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Tin-type photographer Dave Rambow will present during Sturgis History Days, June 15-17, 2018.

Tin-type photographer Dave Rambow will present during Sturgis History Days, June 15-17, 2018.

Frontier photography process on display during Sturgis History Days


F.Ganje - June 13, 2018

STURGIS, SD – Get out that old box of photos and look for tin-types.  You could be a millionaire and not even know it.  Dave Rambow will be presenting “Light and Iron: Tin-Type Photography in the West” during Sturgis History Days, June 15-17, 2018.  The re-creator of what many consider a lost (but re-emerging) art-form, will explain the history and process of tin-type photography, Saturday, June 16, 2018  from 10:00am-11:00am in the city Auditorium.

“Tin-types were the common person’s photo – taken during the civil war period to the time of the 1800’s frontier,” he explains.  “It was a  process used mostly in America;  not so much in Europe.”  He added, “It wasn’t the type of photography used by the rich and famous. It was a popular alternative for those who didn’t have a lot of money.”  

Rambow, who grew up in Sturgis now works  as site manager for the Wisconsin Historical Society at the H.H. Bennett Studio in Wisconsin Dells.  He will be bringing his own  traveling dark box with lenses original  to the period of 1860-1880. He’ll also bring other tools of the tin-type trade such as the head brace.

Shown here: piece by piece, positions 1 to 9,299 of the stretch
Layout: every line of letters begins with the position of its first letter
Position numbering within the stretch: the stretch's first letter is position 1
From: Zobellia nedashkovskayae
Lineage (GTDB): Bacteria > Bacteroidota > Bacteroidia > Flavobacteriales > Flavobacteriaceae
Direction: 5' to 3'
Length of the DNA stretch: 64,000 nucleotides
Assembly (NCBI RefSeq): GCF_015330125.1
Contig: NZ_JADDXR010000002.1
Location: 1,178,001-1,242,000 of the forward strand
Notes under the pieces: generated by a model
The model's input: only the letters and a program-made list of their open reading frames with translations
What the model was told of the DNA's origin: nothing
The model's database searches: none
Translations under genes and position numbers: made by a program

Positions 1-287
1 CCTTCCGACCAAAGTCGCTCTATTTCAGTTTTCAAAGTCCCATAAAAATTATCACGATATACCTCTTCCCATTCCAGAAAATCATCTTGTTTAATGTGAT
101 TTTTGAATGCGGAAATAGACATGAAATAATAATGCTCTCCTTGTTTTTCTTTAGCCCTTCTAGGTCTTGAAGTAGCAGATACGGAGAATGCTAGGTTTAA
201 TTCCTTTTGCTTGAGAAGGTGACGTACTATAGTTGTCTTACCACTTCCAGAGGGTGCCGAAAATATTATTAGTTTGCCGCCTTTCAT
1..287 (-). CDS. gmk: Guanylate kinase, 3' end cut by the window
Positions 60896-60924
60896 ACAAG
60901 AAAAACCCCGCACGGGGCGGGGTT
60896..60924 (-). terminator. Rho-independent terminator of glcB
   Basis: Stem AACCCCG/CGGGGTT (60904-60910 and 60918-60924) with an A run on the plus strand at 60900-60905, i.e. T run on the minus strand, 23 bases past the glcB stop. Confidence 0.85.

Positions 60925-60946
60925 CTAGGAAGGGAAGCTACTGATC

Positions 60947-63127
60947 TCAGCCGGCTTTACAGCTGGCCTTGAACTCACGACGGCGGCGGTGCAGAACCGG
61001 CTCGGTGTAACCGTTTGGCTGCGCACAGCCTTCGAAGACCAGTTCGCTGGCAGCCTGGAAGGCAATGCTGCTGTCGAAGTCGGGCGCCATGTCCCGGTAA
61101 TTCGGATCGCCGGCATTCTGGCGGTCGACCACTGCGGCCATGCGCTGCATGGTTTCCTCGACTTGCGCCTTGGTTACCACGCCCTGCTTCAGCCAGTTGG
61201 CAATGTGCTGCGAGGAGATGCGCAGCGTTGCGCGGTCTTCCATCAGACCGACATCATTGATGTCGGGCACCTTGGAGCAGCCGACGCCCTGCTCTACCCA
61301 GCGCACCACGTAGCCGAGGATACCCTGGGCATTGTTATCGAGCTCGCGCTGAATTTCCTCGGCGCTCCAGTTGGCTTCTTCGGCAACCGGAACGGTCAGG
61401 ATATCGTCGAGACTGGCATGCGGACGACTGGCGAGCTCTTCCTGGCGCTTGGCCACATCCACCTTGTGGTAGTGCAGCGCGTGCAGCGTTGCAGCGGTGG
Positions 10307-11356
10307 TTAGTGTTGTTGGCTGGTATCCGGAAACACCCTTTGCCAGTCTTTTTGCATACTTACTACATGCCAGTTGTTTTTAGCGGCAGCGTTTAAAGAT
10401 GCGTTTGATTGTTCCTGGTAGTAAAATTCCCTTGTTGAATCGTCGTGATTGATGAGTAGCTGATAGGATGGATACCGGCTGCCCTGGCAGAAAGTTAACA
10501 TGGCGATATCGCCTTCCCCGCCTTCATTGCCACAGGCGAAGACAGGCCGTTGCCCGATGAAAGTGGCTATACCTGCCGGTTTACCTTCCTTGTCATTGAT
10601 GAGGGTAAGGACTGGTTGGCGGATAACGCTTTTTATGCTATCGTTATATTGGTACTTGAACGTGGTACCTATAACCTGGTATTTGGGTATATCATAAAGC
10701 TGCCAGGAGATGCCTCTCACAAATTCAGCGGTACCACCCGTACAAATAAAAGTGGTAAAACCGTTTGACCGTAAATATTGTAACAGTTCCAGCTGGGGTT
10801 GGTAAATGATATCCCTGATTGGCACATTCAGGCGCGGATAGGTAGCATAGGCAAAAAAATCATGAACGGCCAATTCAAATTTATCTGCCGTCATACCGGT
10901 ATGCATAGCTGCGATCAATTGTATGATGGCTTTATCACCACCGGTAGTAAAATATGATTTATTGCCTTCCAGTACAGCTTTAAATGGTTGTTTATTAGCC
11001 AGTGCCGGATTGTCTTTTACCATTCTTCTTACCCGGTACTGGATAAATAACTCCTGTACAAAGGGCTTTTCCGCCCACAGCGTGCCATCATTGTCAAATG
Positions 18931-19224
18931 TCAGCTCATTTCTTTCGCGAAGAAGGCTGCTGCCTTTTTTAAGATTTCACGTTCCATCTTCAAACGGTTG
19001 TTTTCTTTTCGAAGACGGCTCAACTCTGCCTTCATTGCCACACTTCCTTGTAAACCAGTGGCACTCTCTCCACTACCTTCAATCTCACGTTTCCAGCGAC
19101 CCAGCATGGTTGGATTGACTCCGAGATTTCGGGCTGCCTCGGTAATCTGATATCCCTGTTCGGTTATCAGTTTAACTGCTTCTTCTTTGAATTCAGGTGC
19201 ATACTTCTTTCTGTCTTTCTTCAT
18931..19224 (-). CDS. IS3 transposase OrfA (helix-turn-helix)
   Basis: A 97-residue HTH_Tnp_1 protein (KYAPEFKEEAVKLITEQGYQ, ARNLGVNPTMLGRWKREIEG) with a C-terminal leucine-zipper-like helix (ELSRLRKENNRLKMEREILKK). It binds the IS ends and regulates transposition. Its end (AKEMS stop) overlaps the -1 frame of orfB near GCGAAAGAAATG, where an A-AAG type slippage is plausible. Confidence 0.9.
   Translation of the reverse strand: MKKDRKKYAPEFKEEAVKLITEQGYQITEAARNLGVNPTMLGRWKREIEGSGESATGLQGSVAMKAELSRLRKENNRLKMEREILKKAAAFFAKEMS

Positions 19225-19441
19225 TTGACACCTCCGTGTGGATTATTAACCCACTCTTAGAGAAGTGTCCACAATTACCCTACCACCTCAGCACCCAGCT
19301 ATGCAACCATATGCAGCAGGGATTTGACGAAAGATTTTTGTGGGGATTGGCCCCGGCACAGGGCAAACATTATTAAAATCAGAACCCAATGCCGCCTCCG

“I’ll have a traveling dark box with me which is a large wooden box on a platform.  That’s the photo lab where I make and load the film and take the picture.  A person has to remain motionless for the process to work.  People are allowed to breathe or blink but any other movement will appear as a blur.” He adds, “I’ll also bring a head brace which was used to help the subject hold still.” along too. 

Wetplate (or tin-type) technology went out of style around 1883 when George Eastman, founder of the Eastman Kodak Company, invented dry negatives and photography went mainstream. Rambow encourages people to share their tin-types and stories during his program on Saturday.   You can also preserve history with your own tin-type on Sunday, June 17, 2018 on the Ft. Meade grounds where Rambow will be taking pictures for a fee.  Find out more about his work on line and on Facebook

Oh…and that reference to becoming a millionaire? In 2011, a tin-type of Billy the Kid sold at auction for $2.3 million dollars.  “We know there were four made,” says Rambow. “Unless they were destroyed, there are three others floating around out there, somewhere.”



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